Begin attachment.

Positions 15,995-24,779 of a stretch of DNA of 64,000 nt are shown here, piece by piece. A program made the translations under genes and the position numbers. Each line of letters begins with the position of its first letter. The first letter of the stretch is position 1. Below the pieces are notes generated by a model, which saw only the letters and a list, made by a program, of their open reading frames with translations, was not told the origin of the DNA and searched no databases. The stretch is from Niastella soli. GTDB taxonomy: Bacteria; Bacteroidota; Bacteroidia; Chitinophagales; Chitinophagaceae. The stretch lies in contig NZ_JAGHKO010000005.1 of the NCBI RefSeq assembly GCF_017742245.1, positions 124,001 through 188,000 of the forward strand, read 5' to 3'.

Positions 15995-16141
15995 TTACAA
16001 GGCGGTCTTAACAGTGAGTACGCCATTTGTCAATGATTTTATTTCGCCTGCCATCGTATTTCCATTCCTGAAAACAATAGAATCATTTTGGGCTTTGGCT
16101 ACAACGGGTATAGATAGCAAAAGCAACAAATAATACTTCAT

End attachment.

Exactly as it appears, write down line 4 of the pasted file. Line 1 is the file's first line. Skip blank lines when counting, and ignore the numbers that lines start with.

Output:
16001 GGCGGTCTTAACAGTGAGTACGCCATTTGTCAATGATTTTATTTCGCCTGCCATCGTATTTCCATTCCTGAAAACAATAGAATCATTTTGGGCTTTGGCT